Air Quality

According to the Environmental Protection Agency (EPA), ozone season in the Dallas/Fort
Worth area begins May and goes through October. What is ozone and what can be done to reduce ozone pollution? Ozone is a gas that occurs in the Earth’s upper atmosphere and at ground level. It can be good or bad, depending on where it is found. For current Ozone Activity visit www.nctcog.org
  • Good Ozone – Occurs naturally in the Earth’s upper atmosphere, 6 to 30 miles above the Earth’s surface. It forms a protective layer that shields the Earth from the sun’s harmful ultraviolet rays. Manmade chemicals are known to destroy this beneficial ozone. An area where the protective “ozone layer” has been significantly depleted—for example, over the North or South pole—is sometimes called “the ozone hole.” The United States, along with more than 180 other countries, recognized the threats posed by ozone depletion and in 1987 adopted a treaty called the Montreal Protocol to phase out the production and use of ozone-depleting substances. The EPA has established regulations to phase out ozone-depleting chemicals in the United States.
  • Bad Ozone – In the Earth’s lower atmosphere, near ground level, ozone is formed when pollutants emitted by cars, power plants, industrial boilers, refineries, chemical plants, and other sources react chemically in the presence of sunlight. Ozone at ground level is a harmful air pollutant.

Reduce the “bad ozone” or ozone-forming emissions by:

  • Using mass transit or carpooling.
  • Combining trips and traveling less.
  • Limiting or avoiding idling.
  • Observing the speed limit.
  • Bicycling or walking instead of driving.
  • Considering clean fuels and technology.
  • Reporting smoking vehicles.
  • Avoiding the use of small gas powered engines (such as garden equipment) between 10 a.m. and 6 p.m.
  • Maintaining vehicles by getting them inspected, keeping tires properly inflated and changing filters regularly.

For more information about Air North Texas' Go Green Breathe Clean, a campaign for clean air, visit www.airnorthtexas.org

Where do the pollutants that form ozone come from?
Pollutants that contribute to ground-level ozone formation come from many different types of sources. As you learned, these pollutants are NOxand VOCs. The figure below shows the sources of these pollutants, which include point and area sources such as electrical generation plants, non-road engines such as lawnmowers and airplanes, on-road vehicles including cars and trucks, and miscellaneous sources such as trees and fires. In the DFW region pollution from cars and trucks, or on-road vehicles, contribute approximately 45 percent of the NOxpollution that leads to ozone formation.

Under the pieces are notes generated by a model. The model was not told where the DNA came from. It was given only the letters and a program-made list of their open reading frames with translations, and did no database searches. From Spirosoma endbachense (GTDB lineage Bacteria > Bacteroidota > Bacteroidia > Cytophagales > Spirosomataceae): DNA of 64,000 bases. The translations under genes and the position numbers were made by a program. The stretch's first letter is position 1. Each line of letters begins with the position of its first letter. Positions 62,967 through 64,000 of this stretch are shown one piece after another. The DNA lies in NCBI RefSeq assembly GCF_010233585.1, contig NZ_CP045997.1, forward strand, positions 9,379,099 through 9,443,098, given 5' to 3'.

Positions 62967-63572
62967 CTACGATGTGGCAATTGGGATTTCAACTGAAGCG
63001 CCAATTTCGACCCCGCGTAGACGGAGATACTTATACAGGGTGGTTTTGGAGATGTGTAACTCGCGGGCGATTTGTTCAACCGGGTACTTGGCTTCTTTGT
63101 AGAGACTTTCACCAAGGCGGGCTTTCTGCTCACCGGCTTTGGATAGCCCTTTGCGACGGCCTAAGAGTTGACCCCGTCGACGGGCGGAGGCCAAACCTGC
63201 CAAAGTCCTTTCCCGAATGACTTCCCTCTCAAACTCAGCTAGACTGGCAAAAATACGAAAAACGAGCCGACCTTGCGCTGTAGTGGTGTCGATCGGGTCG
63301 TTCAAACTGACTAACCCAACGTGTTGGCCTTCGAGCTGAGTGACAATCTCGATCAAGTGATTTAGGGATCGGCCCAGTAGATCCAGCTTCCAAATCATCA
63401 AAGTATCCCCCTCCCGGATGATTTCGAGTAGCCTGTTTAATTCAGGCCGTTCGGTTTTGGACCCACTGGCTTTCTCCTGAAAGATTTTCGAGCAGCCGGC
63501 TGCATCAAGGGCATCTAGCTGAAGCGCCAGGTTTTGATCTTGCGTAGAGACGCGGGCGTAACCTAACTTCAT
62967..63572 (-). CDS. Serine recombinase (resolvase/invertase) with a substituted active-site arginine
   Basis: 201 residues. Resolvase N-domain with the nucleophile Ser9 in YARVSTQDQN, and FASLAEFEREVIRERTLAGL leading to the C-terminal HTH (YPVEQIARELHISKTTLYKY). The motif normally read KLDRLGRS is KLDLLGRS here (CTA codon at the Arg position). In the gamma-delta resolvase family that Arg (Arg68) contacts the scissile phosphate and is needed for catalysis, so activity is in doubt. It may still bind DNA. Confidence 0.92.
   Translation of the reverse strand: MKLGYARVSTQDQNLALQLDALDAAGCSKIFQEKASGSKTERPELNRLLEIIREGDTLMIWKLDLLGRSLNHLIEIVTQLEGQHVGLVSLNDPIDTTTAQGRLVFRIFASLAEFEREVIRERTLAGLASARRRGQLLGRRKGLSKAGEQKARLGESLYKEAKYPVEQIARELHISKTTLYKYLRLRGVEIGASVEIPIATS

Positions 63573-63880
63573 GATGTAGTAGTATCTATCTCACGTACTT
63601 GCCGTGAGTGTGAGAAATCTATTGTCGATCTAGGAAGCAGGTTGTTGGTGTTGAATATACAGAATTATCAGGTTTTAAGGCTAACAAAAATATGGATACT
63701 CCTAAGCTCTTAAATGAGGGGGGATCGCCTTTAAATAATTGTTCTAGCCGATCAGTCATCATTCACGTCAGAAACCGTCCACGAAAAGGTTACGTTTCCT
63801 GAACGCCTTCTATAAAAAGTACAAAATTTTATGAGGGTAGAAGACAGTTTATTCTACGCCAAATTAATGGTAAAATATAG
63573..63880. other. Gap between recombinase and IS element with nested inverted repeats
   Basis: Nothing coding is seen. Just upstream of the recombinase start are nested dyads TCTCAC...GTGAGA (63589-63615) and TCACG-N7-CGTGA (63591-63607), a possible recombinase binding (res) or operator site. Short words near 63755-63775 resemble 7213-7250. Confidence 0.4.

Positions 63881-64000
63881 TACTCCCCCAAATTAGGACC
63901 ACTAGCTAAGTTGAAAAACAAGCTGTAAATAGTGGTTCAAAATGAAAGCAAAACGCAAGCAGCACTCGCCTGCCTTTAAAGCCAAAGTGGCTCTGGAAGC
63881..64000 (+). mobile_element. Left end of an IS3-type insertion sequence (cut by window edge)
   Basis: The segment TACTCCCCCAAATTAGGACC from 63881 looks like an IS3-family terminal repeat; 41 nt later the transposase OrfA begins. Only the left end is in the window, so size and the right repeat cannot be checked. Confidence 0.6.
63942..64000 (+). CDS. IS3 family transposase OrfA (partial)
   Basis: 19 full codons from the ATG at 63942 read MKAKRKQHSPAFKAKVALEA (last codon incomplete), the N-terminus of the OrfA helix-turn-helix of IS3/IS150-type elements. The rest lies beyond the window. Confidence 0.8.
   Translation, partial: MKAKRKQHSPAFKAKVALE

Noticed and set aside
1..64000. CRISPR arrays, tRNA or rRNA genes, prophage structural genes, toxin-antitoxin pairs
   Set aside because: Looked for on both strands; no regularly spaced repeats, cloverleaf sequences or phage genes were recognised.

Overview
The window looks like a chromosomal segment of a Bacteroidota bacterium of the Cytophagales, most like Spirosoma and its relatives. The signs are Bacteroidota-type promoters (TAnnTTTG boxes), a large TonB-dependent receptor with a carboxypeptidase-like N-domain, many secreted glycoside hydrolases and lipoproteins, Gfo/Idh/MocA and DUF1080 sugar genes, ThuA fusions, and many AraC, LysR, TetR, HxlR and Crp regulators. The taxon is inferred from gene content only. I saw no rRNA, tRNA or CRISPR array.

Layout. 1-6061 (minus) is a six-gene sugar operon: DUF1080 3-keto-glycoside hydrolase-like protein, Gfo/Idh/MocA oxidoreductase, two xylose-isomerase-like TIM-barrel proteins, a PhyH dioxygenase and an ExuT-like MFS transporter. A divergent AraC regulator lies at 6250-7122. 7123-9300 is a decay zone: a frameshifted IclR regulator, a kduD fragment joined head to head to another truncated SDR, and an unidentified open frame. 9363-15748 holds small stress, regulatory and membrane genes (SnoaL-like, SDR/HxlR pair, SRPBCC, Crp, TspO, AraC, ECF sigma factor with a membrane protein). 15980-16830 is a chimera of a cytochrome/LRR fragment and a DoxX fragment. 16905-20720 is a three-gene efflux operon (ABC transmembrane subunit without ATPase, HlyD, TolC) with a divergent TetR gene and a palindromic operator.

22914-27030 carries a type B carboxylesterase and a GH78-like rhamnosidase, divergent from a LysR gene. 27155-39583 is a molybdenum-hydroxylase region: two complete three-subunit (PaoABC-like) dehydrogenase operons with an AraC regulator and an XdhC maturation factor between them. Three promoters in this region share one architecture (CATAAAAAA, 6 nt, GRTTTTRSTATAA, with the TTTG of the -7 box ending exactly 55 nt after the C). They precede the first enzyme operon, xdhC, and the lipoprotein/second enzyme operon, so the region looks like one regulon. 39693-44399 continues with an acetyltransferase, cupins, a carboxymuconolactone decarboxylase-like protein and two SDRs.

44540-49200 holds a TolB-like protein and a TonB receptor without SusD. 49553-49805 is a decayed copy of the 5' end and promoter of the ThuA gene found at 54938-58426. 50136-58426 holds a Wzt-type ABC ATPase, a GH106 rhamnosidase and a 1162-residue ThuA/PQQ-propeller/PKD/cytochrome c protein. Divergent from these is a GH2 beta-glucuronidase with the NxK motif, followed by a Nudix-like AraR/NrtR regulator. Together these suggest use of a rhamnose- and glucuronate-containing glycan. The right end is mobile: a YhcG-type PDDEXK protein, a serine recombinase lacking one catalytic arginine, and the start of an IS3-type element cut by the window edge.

Why do we care about the ozone?
The EPA sets federal standards for air pollutants according to health-based criteria. When levels are near or above the National Ambient Air Quality Standards an Ozone Watch or Warning is issued. The EPA has established levels at which ozone is unhealthy for humans. Ozone irritates the lining of the lungs, can aggravate respiratory conditions, and can make breathing more difficult for some people such as young children, seniors, asthma sufferers and those with respiratory diseases.The Watch and Warning system using the Air Quality Index (AQI) colors, was developed to notify citizens that ozone concentrations are close to exceeding or do exceed healthy levels of ozone and that outside activities might be unhealthy for sensitive groups. For most of the population, exposure for long periods of time to higher ozone levels indicated by the color purple on the AQI are unhealthy.

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